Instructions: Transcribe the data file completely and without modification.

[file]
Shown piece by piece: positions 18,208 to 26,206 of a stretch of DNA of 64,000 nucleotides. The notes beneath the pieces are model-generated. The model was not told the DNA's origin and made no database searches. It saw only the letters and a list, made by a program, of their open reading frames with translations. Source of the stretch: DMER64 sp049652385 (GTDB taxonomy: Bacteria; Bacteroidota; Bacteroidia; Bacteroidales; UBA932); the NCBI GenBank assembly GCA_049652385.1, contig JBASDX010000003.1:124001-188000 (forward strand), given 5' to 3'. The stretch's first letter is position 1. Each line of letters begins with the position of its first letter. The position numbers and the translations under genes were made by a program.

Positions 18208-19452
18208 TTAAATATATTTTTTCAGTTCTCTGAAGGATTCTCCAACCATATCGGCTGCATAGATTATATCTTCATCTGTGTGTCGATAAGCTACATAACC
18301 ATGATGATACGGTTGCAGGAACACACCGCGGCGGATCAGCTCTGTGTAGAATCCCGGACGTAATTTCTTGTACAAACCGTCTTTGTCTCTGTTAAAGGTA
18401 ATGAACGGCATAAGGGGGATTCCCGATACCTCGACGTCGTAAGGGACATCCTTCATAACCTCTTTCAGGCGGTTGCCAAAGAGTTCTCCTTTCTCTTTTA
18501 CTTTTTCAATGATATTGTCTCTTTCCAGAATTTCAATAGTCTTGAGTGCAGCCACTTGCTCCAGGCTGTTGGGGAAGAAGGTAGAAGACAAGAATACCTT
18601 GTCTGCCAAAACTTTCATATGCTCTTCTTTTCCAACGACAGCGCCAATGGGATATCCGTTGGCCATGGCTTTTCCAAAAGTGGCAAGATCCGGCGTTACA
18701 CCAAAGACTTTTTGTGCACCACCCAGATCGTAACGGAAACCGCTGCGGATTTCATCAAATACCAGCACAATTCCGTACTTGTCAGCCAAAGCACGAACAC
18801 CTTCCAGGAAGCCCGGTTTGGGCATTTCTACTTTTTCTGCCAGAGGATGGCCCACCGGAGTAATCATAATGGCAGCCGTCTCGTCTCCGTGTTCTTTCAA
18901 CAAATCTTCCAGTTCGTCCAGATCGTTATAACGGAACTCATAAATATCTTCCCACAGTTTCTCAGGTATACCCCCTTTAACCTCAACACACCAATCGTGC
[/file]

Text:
Shown piece by piece: positions 18,208 to 26,206 of a stretch of DNA of 64,000 nucleotides. The notes beneath the pieces are model-generated. The model was not told the DNA's origin and made no database searches. It saw only the letters and a list, made by a program, of their open reading frames with translations. Source of the stretch: DMER64 sp049652385 (GTDB taxonomy: Bacteria; Bacteroidota; Bacteroidia; Bacteroidales; UBA932); the NCBI GenBank assembly GCA_049652385.1, contig JBASDX010000003.1:124001-188000 (forward strand), given 5' to 3'. The stretch's first letter is position 1. Each line of letters begins with the position of its first letter. The position numbers and the translations under genes were made by a program.

Positions 18208-19452
18208 TTAAATATATTTTTTCAGTTCTCTGAAGGATTCTCCAACCATATCGGCTGCATAGATTATATCTTCATCTGTGTGTCGATAAGCTACATAACC
18301 ATGATGATACGGTTGCAGGAACACACCGCGGCGGATCAGCTCTGTGTAGAATCCCGGACGTAATTTCTTGTACAAACCGTCTTTGTCTCTGTTAAAGGTA
18401 ATGAACGGCATAAGGGGGATTCCCGATACCTCGACGTCGTAAGGGACATCCTTCATAACCTCTTTCAGGCGGTTGCCAAAGAGTTCTCCTTTCTCTTTTA
18501 CTTTTTCAATGATATTGTCTCTTTCCAGAATTTCAATAGTCTTGAGTGCAGCCACTTGCTCCAGGCTGTTGGGGAAGAAGGTAGAAGACAAGAATACCTT
18601 GTCTGCCAAAACTTTCATATGCTCTTCTTTTCCAACGACAGCGCCAATGGGATATCCGTTGGCCATGGCTTTTCCAAAAGTGGCAAGATCCGGCGTTACA
18701 CCAAAGACTTTTTGTGCACCACCCAGATCGTAACGGAAACCGCTGCGGATTTCATCAAATACCAGCACAATTCCGTACTTGTCAGCCAAAGCACGAACAC
18801 CTTCCAGGAAGCCCGGTTTGGGCATTTCTACTTTTTCTGCCAGAGGATGGCCCACCGGAGTAATCATAATGGCAGCCGTCTCGTCTCCGTGTTCTTTCAA
18901 CAAATCTTCCAGTTCGTCCAGATCGTTATAACGGAACTCATAAATATCTTCCCACAGTTTCTCAGGTATACCCCCTTTAACCTCAACACACCAATCGTGC